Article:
How do you think women banks can improve the condition of women?

In my experience of working with the Mann Deshi Mahila Bank, I have realised that the needs of women are different from men. So are their aspirations.

In every family, where the male member had control over the finances, we observed that one-third of the savings from earnings were spent on either buying a motorcycle or a vehicle.

When women had control, they usually saved money to spend it on house repairs and improving the condition of the family.

Younger women, on the other hand, saved to meet their higher education needs. This is exactly why I reiterate that merely providing access to financial services is not enough for women empowerment. They must have control too.

Most women we have met, also want to save enough before they opt for a loan.

But rural women don't have a fixed income or salary, yet they aspire to save and benefit. So, mahila banks have the additional responsibility of providing customised services to suit their needs and demands.

Please click NEXT to continue reading how the rural bank has benefitted women...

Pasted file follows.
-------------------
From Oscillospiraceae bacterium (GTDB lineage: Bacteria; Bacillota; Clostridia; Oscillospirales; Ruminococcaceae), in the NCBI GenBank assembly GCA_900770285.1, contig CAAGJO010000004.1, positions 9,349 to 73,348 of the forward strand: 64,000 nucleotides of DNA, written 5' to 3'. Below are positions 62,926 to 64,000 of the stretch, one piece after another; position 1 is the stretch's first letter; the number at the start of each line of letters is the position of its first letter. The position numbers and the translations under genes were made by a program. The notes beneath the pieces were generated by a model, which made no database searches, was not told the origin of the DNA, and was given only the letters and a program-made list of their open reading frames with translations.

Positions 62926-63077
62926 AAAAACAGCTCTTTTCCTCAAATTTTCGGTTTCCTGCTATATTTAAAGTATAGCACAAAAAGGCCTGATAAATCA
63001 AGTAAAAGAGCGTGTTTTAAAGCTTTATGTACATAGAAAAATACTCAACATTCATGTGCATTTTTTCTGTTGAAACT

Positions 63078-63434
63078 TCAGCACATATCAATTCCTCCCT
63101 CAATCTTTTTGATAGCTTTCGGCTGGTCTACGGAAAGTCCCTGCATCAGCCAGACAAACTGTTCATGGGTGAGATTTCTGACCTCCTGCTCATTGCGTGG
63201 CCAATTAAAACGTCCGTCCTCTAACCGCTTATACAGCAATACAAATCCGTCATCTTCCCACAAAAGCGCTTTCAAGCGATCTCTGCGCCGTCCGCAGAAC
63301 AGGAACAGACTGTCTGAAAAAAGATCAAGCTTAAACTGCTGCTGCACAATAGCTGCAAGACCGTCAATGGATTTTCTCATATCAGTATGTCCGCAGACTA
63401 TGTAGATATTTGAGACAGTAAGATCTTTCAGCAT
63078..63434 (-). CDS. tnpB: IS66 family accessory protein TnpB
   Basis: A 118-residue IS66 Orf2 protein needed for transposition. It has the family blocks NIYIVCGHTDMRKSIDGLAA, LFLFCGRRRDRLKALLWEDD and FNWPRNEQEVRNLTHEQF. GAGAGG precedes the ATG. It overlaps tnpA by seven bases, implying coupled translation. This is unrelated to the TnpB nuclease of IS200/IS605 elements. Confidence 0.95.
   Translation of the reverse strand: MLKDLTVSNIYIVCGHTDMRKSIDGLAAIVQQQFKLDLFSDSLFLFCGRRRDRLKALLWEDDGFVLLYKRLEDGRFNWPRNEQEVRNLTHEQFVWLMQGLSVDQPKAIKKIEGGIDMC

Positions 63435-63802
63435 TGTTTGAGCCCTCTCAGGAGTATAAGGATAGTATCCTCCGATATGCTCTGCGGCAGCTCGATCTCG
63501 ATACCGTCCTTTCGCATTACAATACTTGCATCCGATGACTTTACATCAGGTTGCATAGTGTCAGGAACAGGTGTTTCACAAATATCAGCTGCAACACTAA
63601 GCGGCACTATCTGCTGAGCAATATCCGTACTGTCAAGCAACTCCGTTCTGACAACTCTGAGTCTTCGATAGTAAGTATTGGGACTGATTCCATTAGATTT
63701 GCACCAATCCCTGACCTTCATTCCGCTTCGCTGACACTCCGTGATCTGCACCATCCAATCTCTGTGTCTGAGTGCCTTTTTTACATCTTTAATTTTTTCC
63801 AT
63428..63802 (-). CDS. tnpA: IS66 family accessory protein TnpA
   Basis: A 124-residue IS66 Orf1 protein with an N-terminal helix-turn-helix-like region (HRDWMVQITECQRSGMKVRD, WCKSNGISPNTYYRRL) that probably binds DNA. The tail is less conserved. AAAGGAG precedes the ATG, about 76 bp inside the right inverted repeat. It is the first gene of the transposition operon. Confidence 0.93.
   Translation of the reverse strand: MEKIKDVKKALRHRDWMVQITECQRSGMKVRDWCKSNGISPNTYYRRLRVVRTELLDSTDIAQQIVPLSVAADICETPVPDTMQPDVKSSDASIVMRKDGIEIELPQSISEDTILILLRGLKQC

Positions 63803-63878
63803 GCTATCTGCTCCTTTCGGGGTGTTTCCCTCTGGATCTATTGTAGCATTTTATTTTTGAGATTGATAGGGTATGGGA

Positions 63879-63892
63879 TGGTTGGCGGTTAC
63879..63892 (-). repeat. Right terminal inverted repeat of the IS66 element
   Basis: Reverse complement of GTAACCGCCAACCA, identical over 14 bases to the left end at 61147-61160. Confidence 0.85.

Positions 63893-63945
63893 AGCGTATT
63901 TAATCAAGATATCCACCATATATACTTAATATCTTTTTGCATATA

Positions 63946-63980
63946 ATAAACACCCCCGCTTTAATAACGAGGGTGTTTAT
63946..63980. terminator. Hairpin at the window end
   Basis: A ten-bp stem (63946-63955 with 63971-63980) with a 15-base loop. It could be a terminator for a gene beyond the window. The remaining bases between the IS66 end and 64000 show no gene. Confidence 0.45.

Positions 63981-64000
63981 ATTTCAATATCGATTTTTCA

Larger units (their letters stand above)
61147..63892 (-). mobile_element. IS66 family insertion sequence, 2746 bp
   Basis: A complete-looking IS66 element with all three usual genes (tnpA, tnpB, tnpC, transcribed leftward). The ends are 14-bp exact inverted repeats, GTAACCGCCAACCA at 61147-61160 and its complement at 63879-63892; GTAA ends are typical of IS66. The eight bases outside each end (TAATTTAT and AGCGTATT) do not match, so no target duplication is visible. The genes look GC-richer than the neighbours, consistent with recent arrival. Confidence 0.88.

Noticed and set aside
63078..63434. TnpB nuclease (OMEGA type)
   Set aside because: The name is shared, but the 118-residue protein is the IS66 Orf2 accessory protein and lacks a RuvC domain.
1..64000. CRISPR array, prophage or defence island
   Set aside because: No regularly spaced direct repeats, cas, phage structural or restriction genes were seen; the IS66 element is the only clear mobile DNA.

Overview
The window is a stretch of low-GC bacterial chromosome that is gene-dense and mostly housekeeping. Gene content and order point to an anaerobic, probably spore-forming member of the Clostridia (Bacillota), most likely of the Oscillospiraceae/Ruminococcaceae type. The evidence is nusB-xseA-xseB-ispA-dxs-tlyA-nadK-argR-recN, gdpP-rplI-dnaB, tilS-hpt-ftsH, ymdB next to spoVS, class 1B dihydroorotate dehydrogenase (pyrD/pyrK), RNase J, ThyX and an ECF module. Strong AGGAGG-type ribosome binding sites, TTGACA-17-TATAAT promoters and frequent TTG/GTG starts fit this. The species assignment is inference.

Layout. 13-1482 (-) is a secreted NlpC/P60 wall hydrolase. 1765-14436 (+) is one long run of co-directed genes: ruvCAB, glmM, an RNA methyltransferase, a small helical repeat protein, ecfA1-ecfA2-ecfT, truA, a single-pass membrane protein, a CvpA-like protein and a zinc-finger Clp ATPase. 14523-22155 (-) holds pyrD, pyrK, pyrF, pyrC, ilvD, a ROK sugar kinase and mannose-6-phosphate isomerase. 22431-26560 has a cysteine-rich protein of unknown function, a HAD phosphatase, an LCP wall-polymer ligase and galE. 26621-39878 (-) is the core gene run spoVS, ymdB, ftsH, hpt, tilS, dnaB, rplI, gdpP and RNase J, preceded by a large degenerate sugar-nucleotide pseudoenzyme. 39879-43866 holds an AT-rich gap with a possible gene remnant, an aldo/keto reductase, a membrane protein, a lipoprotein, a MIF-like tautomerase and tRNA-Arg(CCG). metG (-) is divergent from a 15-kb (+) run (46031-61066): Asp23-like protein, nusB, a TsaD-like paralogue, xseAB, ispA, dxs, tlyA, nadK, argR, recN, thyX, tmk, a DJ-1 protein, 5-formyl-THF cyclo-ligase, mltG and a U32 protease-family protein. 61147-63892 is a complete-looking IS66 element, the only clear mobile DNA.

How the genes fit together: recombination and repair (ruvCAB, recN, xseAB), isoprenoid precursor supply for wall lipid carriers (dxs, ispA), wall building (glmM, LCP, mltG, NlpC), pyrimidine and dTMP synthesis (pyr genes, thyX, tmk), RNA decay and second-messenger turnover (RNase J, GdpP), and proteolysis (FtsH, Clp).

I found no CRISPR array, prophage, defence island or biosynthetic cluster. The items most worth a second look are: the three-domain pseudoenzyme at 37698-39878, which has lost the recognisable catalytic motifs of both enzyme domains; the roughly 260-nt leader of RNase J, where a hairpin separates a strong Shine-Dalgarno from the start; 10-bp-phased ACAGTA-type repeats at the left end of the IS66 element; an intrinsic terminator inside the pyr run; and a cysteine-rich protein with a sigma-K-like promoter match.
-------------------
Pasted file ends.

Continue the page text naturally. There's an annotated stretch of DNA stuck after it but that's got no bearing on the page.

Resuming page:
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'Several women in rural India want to start their own businesses'

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What are the qualities you admire in women?

Women across sectors have been making tireless efforts to improve their lives. 

I have observed that women are good at multi-tasking. 

For women, the satisfaction they receive from the work they do is more important than career building or anything else. 

Women are good at organisation building. When women start to work, or think about any project, they put their heart and soul into making it a success.

In your experience of working with rural women, what is the one change you feel proud about?

In rural India, several women are coming forward wanting to start their own businesses. 

Some have already started agro-businesses. This, in my opinion, is the first step towards self-employment and entrepreneurship.

Click NEXT to read about the inspiring lives of two rural women who benefitted from the women's bank...


Image: A teacher imparts computer education in a mobile classroom
Photographs: Mann Deshi Foundation
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'Anita wants her children to choose their own professions'